So, what did the 2008 Pittsburgh Steelers and the 2011 New York Giants have in common? Both teams had quarterbacks who managed to overcome subpar offensive line play all throughout the playoffs. Eli Manning and Roethlisberger combined for 1,911 yards passing, 12 touchdowns and two interceptions amidst bad offensive line performances in the playoffs.

Even though strong quarterback play can often outshine bad offensive line play, Manning and Roethlisberger are seemingly exceptions to the rule in years past.

In 2009, the New Orleans Saints had the 11th best pass-blocking offensive line in the NFL. Additionally, the Green Bay Packers had the third best pass-blocking offensive line in 2010, while the Baltimore Ravens had the 17th best pass-blocking offensive line in 2012.

This just goes to show that advanced data and analytics are great tools that help us understand the story, yet they are only a small piece of the puzzle. In terms of quarterback success, offensive line play may have the greatest impact on the position, but there are other factors that should be factored into the equation as well.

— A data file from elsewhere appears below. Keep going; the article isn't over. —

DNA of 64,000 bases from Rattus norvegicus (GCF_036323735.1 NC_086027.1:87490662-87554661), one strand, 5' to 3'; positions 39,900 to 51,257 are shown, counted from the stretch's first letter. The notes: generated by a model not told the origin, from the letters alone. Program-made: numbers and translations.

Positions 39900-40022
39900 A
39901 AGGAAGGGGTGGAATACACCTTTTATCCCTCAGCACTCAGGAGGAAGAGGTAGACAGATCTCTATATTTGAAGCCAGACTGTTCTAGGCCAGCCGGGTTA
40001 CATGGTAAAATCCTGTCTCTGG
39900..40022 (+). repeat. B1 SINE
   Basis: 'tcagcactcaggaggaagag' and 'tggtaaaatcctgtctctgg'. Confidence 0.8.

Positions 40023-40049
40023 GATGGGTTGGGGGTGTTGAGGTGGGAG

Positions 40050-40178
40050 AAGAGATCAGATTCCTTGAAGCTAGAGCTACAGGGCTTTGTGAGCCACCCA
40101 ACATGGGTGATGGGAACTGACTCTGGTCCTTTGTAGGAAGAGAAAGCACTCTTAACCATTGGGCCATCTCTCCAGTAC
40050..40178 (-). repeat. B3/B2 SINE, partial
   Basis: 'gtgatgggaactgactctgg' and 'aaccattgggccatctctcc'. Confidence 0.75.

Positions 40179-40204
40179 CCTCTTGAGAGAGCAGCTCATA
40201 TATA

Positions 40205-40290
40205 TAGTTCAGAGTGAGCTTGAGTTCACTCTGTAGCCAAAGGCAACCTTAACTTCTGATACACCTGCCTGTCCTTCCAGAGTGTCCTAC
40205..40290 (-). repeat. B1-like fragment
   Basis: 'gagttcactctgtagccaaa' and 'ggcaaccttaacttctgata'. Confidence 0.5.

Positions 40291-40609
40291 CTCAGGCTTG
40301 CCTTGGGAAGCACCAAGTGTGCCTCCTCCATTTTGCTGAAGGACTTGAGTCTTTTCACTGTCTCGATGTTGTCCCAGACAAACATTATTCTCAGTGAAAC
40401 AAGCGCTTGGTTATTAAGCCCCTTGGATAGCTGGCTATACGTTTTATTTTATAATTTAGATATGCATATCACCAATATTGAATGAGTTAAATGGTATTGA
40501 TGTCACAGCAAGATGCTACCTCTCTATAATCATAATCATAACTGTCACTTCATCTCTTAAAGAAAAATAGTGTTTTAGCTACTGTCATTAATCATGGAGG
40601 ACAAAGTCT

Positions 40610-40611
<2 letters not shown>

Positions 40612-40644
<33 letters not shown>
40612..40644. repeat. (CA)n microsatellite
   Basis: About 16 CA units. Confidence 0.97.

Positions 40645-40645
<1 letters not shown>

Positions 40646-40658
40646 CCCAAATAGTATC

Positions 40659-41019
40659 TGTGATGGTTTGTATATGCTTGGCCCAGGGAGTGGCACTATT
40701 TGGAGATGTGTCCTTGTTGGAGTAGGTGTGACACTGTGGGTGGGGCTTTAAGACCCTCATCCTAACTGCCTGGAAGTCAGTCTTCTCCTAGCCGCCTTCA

Accuracy, arm strength, toughness, pocket presence and awareness are a few of that attributes that help define a quarterback. A top-notch offensive line can only control what they do in pass protection; they can’t help a quarterback with his accuracy, arm strength, toughness, pocket presence or awareness.

Despite the fact that numbers from the 2012 season support the notion that strong offensive line play directly correlates with strong quarterback play, it’s simply unquantifiable based on numbers alone. Sure, it doesn’t hurt to have a good offensive line, but in the end the NFL is still a crapshoot.

Rather than a team’s offensive line, a handful of plays away from the line of scrimmage seemingly have a higher probability of impacting the annual success of a quarterback. Football is the ultimate team sport, which in turn makes each position equally valuable in terms of offensive and defensive success.